Concern is growing over the rising cost of prescription drugs. Drug manufacturers argue that the rising prices of these medications are largely due to the cost of research and development. However, it can be challenging for consumers to distinguish whether these claims are authentic.
As the United States continues to lead the world in the research and development of drugs that improve and extend lives, we must do more to ensure that those who need them most have access to affordable medication. The U.S. Senate recently passed legislation to help address escalating drug costs.
On May 11, 2018, the Trump Administration released “American Patients First,” a blueprint to lower drug prices and reduce out-of-pocket costs for American consumers. According to the U.S. Department of Health and Human Services (HHS), the blueprint covers multiple areas, including improving competition and ending the gaming of the regulatory process; supporting better negotiation of drug discounts in government-funded insurance programs; creating incentives for pharmaceutical companies to lower list prices; and reducing out-of-pocket spending for patients at the pharmacy and other sites of care.
The blueprint also included a call for the elimination of “gag clauses.” “Gag clauses” are contract provisions that can be used to subject pharmacists to penalties if they let patients know when certain prescription drugs would cost less if paying out-of-pocket rather than through their insurance plan.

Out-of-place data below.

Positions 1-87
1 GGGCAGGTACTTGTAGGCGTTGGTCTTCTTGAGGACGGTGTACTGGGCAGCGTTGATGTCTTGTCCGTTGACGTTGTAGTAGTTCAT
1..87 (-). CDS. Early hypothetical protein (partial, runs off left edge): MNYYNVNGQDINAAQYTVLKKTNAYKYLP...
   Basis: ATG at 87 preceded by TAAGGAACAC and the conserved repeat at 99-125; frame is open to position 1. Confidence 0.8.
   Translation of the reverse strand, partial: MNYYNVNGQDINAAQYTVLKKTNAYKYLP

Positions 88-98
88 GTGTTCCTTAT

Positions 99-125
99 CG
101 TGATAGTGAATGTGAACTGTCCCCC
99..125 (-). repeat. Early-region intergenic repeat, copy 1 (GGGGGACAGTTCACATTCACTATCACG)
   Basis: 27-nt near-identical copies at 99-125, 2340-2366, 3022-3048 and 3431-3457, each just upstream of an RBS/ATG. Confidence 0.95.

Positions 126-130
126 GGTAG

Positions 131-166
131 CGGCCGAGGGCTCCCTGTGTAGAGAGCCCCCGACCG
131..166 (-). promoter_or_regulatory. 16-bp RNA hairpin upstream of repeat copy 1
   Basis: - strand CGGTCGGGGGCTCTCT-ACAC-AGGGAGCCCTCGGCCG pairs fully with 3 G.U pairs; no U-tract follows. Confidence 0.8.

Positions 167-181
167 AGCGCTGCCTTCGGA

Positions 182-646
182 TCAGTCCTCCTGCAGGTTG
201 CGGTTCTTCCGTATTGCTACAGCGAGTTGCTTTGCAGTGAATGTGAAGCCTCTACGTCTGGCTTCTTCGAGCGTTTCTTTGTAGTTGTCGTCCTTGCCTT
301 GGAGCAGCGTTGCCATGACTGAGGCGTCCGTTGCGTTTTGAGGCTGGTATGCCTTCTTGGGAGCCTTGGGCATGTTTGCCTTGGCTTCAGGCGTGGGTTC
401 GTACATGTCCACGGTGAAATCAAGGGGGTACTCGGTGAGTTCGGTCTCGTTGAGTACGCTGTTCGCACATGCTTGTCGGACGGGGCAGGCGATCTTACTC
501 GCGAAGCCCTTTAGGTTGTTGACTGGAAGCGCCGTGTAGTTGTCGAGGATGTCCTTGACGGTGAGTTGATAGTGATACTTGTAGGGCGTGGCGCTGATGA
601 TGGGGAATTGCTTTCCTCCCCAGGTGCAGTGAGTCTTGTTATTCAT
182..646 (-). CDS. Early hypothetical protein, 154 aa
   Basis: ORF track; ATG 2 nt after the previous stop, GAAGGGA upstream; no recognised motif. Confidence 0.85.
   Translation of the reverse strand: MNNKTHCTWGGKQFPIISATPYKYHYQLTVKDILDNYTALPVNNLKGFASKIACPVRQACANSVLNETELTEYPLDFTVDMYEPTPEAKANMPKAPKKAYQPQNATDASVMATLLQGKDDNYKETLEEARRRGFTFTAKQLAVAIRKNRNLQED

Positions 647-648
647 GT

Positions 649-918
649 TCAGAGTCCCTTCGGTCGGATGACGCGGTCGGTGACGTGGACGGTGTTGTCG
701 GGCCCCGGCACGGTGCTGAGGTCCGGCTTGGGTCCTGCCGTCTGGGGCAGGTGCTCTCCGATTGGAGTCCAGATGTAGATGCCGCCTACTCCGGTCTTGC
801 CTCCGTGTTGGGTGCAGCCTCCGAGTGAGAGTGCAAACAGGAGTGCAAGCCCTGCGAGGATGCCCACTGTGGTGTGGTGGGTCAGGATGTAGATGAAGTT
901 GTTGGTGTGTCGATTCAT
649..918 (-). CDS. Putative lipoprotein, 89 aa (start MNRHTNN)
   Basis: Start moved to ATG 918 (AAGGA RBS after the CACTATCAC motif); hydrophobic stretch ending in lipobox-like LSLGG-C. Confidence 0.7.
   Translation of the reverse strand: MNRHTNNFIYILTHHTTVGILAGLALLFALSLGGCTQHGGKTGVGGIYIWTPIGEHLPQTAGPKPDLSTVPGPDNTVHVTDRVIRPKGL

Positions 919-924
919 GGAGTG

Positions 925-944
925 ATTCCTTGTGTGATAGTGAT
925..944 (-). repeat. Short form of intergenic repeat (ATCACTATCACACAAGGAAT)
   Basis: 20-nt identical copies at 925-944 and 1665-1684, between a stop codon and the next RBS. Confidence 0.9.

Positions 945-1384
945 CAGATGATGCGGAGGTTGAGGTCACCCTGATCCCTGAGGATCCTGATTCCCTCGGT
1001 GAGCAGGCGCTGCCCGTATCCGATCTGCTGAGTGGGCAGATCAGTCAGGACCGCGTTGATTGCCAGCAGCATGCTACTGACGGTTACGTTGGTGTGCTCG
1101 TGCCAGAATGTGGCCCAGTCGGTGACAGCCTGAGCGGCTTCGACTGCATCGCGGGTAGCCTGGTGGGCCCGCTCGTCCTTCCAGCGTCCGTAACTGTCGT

On Sept. 17, the Senate passed S. 2554, the Patient Right to Know Drug Prices Act by an overwhelmingly bipartisan vote of 98-2. This legislation would prohibit the use of “gag clauses” in contracts for employer-sponsored and individual health insurance plans. On Sept. 25, the U.S. House of Representatives passed S. 2554 unanimously.
Passage of the Patient Right to Know Drug Prices Act follows the Senate’s September 4 unanimous passage of S. 2553, the Know the Lowest Price Act. This legislation, which compliments S. 2554, would prohibit a prescription drug plan under Medicare or Medicare Advantage from restricting a pharmacy from informing an enrollee of any difference between the price, copayment or coinsurance of a drug under the plan and a lower price of the drug without health-insurance coverage. The House also passed S. 2553 unanimously on Sept. 25. On Oct. 11, Pres. Donald Trump signed both S. 2553 and S. 2554 into law.
The non-partisan Congressional Research Service took a look at how much the U.S. spends on prescription drugs and reported that based on data from the National Health Expenditures (NHE) accounts, “the United States spent $328.6 billion on prescription drugs in 2016 and a forecast $338.1 billion in 2017.” Further, CRS found, “National estimates vary for a number of reasons, including assumptions about the dollar value of rebates that pharmaceutical manufacturers provide to health payers, as well as the value of coupons offered to consumers, and whether the forecasts include both retail and institutional use. However, the different studies show a trend toward higher spending in recent years.”
When expressing strong support for efforts to reduce out-of-pocket costs related to prescription drugs, the AARP emphasized, “A report in the Journal of the American Medical Association found that about 25 percent of the time, patients paid more for their prescription using insurance than the cash price of the medicine.”
Enactment of this legislation will help address high prescription drug costs by enabling pharmacists to more freely share pricing information with patients. The bottom line is that Americans should not be driven to bankruptcy because of excessive prescriptions drug costs. I look forward to furthering commonsense changes that ensure pricing transparency so that patients can make informed health decisions. a